Marketing Schools, Marketing Cities: Who Wins And Who Loses When Schools Become Urban Amenities by Maia Bloomfield Cucchiara

Marketing Schools, Marketing Cities: Who Wins And Who Loses When Schools Become Urban Amenities

byMaia Bloomfield Cucchiara

Paperback | May 25, 2013

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Discuss real estate with any young family and the subject of schools is certain to come up—in fact, it will likely be a crucial factor in determining where that family lives. Not merely institutions of learning, schools have increasingly become a sign of a neighborhood’s vitality, and city planners have ever more explicitly promoted “good schools” as a means of attracting more affluent families to urban areas, a dynamic process that Maia Bloomfield Cucchiara critically examines in Marketing Schools, Marketing Cities.
 
Focusing on Philadelphia’s Center City Schools Initiative, she shows how education policy makes overt attempts to prevent, or at least slow, middle-class flight to the suburbs. Navigating complex ethical terrain, she balances the successes of such policies in strengthening urban schools and communities against the inherent social injustices they propagate—the further marginalization and disempowerment of lowerclass families. By asking what happens when affluent parents become “valued customers,” Marketing Schools, Marketing Cities uncovers a problematic relationship between public institutions and private markets, where the former are used to leverage the latter to effect urban transformations.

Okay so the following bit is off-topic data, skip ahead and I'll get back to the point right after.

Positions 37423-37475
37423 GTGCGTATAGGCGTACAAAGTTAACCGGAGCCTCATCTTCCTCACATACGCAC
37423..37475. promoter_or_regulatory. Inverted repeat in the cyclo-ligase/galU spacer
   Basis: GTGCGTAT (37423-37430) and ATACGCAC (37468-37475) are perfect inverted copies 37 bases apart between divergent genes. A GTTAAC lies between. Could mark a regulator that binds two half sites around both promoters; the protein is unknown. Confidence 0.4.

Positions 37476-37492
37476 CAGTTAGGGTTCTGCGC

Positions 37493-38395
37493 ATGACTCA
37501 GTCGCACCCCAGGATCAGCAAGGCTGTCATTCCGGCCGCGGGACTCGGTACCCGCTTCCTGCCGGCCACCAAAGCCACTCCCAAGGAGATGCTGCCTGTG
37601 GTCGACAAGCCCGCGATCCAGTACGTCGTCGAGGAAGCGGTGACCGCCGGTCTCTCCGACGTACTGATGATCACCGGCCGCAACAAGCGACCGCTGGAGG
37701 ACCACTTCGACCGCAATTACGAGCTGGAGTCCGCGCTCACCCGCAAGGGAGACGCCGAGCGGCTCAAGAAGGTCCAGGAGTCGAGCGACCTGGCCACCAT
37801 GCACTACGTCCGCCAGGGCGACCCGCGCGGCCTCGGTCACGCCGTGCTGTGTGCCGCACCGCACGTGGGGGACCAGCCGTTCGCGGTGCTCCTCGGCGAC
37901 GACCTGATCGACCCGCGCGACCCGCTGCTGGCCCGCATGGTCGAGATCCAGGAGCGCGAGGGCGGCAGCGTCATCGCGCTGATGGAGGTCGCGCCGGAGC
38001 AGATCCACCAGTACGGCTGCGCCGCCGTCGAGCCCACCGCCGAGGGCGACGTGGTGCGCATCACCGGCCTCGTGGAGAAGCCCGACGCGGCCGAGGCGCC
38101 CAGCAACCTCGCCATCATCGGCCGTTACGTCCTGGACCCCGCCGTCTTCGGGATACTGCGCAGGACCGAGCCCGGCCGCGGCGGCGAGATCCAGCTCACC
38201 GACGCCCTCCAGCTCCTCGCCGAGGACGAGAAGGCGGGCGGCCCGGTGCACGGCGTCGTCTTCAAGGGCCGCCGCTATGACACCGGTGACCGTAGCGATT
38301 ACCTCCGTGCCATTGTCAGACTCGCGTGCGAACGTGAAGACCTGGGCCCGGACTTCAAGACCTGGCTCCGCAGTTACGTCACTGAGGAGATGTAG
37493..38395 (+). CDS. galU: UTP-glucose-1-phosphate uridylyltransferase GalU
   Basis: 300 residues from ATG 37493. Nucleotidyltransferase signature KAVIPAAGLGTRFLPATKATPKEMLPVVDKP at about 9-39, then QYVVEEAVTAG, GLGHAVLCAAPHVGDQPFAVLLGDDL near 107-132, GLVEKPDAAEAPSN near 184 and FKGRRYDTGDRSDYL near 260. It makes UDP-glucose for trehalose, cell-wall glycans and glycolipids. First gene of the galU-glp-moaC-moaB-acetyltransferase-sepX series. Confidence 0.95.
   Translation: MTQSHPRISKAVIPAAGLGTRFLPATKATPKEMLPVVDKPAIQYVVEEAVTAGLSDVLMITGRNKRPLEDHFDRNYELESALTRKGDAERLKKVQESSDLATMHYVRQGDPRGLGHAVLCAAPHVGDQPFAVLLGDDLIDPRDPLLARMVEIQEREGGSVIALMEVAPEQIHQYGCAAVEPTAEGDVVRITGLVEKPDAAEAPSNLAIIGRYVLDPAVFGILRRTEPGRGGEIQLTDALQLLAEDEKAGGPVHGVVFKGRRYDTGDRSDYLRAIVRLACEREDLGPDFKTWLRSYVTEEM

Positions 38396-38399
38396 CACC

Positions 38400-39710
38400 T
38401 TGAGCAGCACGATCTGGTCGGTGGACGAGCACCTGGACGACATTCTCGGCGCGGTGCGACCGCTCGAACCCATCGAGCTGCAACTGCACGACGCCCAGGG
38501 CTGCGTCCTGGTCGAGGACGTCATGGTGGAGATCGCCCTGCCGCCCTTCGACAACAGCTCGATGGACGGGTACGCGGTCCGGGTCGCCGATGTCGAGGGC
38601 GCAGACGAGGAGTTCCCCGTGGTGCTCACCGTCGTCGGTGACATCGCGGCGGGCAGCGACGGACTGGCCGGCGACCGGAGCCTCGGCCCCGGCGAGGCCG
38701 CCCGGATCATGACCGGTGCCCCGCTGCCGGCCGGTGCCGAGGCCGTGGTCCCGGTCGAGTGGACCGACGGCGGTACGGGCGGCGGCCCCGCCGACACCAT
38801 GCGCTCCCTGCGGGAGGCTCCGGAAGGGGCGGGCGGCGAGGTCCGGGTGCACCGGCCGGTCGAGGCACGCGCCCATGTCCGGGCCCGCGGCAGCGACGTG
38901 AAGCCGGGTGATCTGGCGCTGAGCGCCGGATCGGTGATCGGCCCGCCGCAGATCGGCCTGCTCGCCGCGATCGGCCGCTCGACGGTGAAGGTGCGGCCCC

About The Author

Maia Bloomfield Cucchiara is assistant professor of urban education in the College of Education at Temple University. 

Details & Specs

Title:Marketing Schools, Marketing Cities: Who Wins And Who Loses When Schools Become Urban AmenitiesFormat:PaperbackDimensions:304 pages, 9 × 6 × 0.9 inPublished:May 25, 2013Publisher:University Of Chicago PressLanguage:English

The following ISBNs are associated with this title:

ISBN - 10:022601682X

ISBN - 13:9780226016825

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Extra Content

Table of Contents

List of Illustrations
Acknowledgments
List of Abbreviations and Terms

One A Strategic Opportunity
Two From “Philthadelphia” to the “Next Great City”: Revitalization in a Postindustrial City
Three Institutions of Last Resort: Crisis, Markets, and Stratification in Philadelphia’s Schools
Four Revitalizing Schools: The Center City Schools Initiative
Five “This Is Not an Inner-City School!” Marketing Grant Elementary
Six “This School Can Be Way Better!” Transforming Grant Elementary
Seven The “Segregated Schools Initiative?” Lasting Consequences of a Short-Lived Project
Eight Citizens, Customers, and City Schools

Appendix A Research Methodology
Appendix B Parents’ Activities at Grant Elementary
Appendix C List of Formal Interviews by Category or Title

Bibliography
Index

Editorial Reviews

“Often the critical discussion of the privatization and marketization of schools takes place on a very rhetorical and general level and does little to help us understand how, specifically, schools are becoming more like businesses or more heavily influenced by markets. Maia Bloomfield Cucchiara provides a very clear and compelling example of the involvement of private people and business in public education and of the ways in which market strategies have been at work here. She offers a major contribution that provides a good, detailed look at how ‘market mechanisms’ play out in practice.”